There has long been
debate among British naturalists about the
reasons for a decline in indigenous rare and
Loss of habitat appears
to provide some explanation, as does the
introduction of foreign species that have out-competed
native flora and fauna. It is clear, however,
that known factors can only account for about
thirty percent of the effect that is driving many
plants and animals towards extinction.
The only clue is that
the rate of decline accelerates in early summer:
It was a pleasant day in early June when
George Gardener surveyed the overgrown tangle of
plants that he had allowed to take over his
garden. He would have liked well tended beds, but,
somehow, other commitments always occupied his
time. Also, with the British climate being such
as it was, days in the autumn, winter and spring
had often been rather too cold to work outside,
and days later in the summer tended to be too hot.
Today there was warm
sunshine with a few patches of puffy, white cloud
to filter the suns rays. The addition of a
gentle breeze made conditions perfect for
Georges annual gardening day.
Throughout the land, many
like George would also focus their aspirations
for the perfect British garden into the next few
hours, before their best intentions were once
more undermined by a recollection of the physical
effort involved and other of life's demands.
George was well prepared,
having purchased some new shears and a spade.
Experience from the previous year had taught him
the importance of correct tools. No implement
from the cutlery drawer had proven quite up to
He began to cut a path
across the garden, and noted that some of the
weeds were rather attractive. Having no knowledge
of botany, he was unable to identify those he dug-up
as ladys slipper orchids and Young's
helleborine orchids. He continued by
shearing away the three-lobed crowfoot
and the early gentian.
In his enthusiasm, George
failed to notice the black-backed meadow ants
and the narrow-headed ants that he
crushed underfoot, or the irreparable damage to
their nests caused by digging-out the Newman's
George began to sweat from
the exertion. He flamboyantly pulled a
handkerchief from his pocket to wipe his brow,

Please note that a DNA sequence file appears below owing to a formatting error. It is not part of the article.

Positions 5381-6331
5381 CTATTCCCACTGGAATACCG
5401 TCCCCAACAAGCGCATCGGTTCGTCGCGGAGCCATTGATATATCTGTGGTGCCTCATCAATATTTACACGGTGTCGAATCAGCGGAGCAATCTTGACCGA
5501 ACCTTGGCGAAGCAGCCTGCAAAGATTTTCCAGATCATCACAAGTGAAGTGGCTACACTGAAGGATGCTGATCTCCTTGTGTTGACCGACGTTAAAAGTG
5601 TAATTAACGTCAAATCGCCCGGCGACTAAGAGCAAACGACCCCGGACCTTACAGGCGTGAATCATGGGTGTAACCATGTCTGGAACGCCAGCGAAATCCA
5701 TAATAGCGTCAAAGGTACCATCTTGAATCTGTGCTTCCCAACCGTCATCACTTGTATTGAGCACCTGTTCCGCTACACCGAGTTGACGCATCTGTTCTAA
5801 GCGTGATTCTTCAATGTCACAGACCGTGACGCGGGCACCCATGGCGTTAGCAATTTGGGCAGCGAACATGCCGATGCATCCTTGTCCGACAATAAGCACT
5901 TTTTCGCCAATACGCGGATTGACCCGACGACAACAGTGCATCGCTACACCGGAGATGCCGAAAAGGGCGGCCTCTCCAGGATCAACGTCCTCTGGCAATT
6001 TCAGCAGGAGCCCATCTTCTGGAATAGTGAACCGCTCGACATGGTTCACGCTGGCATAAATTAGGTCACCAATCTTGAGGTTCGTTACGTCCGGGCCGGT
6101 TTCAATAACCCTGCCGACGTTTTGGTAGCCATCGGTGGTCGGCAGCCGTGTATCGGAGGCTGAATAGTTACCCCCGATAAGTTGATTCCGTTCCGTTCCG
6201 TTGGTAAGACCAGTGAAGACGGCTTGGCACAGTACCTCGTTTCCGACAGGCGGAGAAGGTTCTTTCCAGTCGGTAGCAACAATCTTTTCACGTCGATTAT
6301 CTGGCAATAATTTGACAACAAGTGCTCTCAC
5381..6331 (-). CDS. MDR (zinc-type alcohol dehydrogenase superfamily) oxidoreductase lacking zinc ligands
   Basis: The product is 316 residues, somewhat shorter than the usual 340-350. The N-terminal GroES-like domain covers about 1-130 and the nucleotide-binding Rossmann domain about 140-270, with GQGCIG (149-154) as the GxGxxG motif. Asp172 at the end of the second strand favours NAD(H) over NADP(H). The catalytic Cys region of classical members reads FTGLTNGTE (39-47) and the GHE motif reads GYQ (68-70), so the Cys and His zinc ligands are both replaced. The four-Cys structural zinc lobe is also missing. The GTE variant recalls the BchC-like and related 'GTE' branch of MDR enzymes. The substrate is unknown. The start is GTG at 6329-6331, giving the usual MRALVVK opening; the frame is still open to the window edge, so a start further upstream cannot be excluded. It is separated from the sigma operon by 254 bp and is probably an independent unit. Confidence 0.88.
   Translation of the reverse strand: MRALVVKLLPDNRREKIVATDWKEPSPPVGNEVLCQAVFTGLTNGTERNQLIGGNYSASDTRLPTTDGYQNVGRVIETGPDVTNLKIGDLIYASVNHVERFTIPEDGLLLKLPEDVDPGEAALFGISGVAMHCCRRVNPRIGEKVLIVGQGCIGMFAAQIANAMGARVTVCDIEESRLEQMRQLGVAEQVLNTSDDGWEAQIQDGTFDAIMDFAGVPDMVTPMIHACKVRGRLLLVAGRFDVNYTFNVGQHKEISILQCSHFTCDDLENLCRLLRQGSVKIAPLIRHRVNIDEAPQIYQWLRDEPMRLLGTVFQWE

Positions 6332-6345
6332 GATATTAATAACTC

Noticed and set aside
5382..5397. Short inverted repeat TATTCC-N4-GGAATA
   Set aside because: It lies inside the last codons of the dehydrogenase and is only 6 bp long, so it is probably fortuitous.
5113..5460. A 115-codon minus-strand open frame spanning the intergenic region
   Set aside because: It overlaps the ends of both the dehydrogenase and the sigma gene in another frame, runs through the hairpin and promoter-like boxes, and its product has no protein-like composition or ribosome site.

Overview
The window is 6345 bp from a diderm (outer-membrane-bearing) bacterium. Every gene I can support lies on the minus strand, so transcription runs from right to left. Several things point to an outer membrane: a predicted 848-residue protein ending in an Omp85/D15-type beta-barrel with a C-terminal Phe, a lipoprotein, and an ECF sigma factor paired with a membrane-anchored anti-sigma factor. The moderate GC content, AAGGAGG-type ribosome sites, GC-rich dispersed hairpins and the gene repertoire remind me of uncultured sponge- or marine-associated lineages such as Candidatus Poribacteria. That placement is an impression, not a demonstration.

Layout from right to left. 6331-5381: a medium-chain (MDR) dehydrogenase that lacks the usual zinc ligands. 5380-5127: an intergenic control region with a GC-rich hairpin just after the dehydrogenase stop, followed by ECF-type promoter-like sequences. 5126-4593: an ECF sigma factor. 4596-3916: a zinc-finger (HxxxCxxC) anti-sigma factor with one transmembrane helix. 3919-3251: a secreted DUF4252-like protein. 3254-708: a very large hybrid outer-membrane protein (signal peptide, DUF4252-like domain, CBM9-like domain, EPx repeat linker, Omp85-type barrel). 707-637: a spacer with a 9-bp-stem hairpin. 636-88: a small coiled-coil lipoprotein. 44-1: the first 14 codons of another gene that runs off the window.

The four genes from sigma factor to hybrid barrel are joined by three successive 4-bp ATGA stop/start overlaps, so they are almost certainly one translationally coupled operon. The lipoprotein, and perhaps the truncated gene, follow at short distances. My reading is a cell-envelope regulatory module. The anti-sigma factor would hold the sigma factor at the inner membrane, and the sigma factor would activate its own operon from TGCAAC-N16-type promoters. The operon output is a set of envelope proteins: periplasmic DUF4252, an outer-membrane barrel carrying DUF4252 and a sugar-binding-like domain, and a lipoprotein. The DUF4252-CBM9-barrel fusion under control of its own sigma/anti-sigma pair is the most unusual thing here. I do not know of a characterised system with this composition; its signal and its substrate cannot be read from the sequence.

accidentally swatting a southern damselfly.
His roles in the demise of a golden hoverfly
and a shrill carder bee were deliberate
due to the annoyance caused as they buzzed around
Some plant roots were
particularly thick, so George forcefully thrust
his spade repeatedly into the ground to sever
them. It was just bad luck that one such blow cut
a grass snake in half and, another, a slow-worm.
There was no way for George
to know that this patch foliage had also
contained the only specimens in southern England
of the plants on which fed chequered skippers
and marsh fritillary butterflies, nor
that their clearance was to lead directly to the
extinction of both species.
He finally reached the shed
at the end of his garden. He opened it and looked
inside. It was empty. The infestation of greater
mouse-eared bats that he poisoned last year
had, thankfully, not returned.
As George paused to rest,
he noted next doors cat in the branches of
a tree. He had never liked the animal. The rock
he threw missed Tibbles, though unfortunately
fatally wounded a song thrush that had
alighted on a neighbouring branch.
The second rock also missed
the cat, sadly despatching a squirrel. George
reflected that the creature was redder in colour
than the grey squirrels he normally saw in the
George inspected the result
of all his efforts with satisfaction. No plants
remained standing. He would leave those he had
cut down or uprooted where they lay as they would
compost and provide nutrients for the soil.
George was particularly pleased with this
ecologically-minded thought as he was tired and
not in the mood for further gardening.
it, he concluded. Thats enough
for this year.
All the plants and animals in italics are either
endangered in Britain or thought to be extinct.